This close relative of the cabbage was bred over centuries to develop a flattened meristem. Sometimes referred to as German turnips, kohlrabis are very rich in vitamin C, and a great source of potassium. The flavour is like a very mild cabbage and the texture is crisp and crunchy, a bit like that of a pear. Great in salads or eaten raw. Follow along with this handy How to Grow Kohlrabi Guide and grow food.!
Brassica oleracea var. gongylodes
We Recommend: Kolibri (KH434). We don’t recommend this wonderful hybrid kohlrabi for any other reason than how splendid looking it is in the garden. Kolibri has the same fine flavour and texture as Kongo, but hey – it’s bright purple! More gardeners need to grow familiar with this nutritious, easy-to-grow vegetable.
Season & Zone
Season: Cool season
Direct sow early April until mid-May for a crop to mature in about 8 weeks. Sow again mid-July to early August for fall and winter crops. Planting between mid-May and mid-July causes them to mature in hot weather resulting in inferior bulbs. Optimal soil temperature for germination: 10-30°C (50-85°F). Seeds should germinate in 7-10 days.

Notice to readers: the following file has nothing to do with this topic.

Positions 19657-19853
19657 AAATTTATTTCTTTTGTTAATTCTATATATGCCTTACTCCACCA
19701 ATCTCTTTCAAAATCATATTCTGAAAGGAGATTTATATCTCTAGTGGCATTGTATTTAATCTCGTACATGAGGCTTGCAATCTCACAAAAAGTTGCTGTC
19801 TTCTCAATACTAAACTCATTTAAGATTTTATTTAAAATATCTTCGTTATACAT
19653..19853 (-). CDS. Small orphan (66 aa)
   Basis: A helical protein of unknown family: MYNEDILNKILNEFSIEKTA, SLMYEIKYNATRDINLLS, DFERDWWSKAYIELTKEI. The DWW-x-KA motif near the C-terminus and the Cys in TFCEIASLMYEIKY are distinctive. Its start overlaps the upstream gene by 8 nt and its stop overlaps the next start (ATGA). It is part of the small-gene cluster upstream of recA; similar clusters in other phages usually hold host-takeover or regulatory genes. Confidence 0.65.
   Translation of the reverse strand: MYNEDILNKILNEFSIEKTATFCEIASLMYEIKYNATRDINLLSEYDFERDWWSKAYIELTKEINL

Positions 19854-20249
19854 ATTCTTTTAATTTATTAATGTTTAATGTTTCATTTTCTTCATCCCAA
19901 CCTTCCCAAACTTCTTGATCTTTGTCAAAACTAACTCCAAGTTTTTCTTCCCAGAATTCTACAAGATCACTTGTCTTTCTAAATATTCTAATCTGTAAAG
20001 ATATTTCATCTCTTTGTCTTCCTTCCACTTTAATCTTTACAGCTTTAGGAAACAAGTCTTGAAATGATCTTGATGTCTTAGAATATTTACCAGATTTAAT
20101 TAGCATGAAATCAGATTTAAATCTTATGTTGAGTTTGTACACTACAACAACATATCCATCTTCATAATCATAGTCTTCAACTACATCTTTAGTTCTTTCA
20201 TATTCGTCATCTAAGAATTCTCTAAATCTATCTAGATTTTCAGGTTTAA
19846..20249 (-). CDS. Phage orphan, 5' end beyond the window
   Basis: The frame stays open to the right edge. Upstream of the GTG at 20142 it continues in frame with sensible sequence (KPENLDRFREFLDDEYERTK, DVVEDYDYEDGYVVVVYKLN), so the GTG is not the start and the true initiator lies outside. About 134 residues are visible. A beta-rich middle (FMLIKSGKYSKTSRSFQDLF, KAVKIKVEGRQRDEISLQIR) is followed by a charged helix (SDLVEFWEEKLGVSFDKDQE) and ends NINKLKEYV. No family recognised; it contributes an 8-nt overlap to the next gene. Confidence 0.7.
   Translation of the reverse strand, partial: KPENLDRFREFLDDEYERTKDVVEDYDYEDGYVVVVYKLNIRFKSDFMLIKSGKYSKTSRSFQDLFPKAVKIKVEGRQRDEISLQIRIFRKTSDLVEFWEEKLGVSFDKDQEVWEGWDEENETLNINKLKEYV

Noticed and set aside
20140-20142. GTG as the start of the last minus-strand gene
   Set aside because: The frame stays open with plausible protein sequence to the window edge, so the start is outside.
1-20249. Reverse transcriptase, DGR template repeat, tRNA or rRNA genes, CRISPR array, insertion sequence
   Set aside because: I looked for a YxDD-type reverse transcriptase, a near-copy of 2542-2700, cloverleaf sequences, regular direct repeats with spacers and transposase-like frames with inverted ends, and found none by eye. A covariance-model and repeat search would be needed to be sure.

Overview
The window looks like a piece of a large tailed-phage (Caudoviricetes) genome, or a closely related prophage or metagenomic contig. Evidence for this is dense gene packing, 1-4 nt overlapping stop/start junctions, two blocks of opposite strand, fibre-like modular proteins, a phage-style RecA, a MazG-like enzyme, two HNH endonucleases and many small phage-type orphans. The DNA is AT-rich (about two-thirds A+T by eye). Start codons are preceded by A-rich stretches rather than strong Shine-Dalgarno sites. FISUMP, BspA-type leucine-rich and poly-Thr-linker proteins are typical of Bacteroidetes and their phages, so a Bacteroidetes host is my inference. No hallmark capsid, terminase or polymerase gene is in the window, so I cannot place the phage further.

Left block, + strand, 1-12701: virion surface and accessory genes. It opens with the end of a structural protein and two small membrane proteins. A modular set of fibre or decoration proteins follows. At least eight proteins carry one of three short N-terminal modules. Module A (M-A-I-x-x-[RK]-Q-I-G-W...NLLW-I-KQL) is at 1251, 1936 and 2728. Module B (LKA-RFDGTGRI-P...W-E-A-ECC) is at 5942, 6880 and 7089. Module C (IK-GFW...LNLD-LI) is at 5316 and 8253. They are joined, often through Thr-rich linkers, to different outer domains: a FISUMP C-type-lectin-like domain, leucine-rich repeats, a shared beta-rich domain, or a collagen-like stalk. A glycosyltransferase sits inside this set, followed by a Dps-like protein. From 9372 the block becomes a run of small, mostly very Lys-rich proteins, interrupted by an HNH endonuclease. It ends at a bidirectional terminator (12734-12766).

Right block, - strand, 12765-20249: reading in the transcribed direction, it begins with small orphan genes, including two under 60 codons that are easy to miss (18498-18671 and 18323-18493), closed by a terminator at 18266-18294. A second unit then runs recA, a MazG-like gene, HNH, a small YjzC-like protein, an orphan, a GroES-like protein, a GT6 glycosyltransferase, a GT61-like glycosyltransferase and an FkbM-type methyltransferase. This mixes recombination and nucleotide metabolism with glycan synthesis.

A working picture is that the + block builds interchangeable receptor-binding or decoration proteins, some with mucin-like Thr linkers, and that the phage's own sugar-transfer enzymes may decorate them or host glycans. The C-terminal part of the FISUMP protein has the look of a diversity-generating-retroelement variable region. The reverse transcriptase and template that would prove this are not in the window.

Sow seeds 5mm (¼”) deep with plants spaced 10-15cm (4-6″) apart in rows 30-45cm (12-18″) apart.
Ideal pH: 6.0-6.8. Kohlrabi is a moderate to heavy feeder that does best in humus-rich soil amended with composted manure. Mix ¼-½ cup complete organic fertilizer into the soil under each plant.
Spring-sown kohlrabi will get larger than tennis balls in fair soil, but if you pick them when they are still less than 5-8cm (2-3″) in diameter they will be sweet and tender. Fall-grown kohlrabi can grow larger yet stay tender. Kohlrabi is frost-hardy, and may last well beyond Christmas in the garden.
In optimal conditions, at least 80% of the seeds will germinate. Usual seed life: 3 years. Per 100′ row: 360 seeds, per acre: 104M seeds.
Diseases & Pests
Protect from cabbage moths and other insect pests with floating row cover. Prevent disease with a strict 4-year crop rotation, avoiding planting Brassicas in the same spot more than once every four years.
A worthy companion for beets, Brassicas, cucumbers, and onions. Avoid planting near peppers, pole beans, strawberries, and tomatoes.
More on Companion Planting.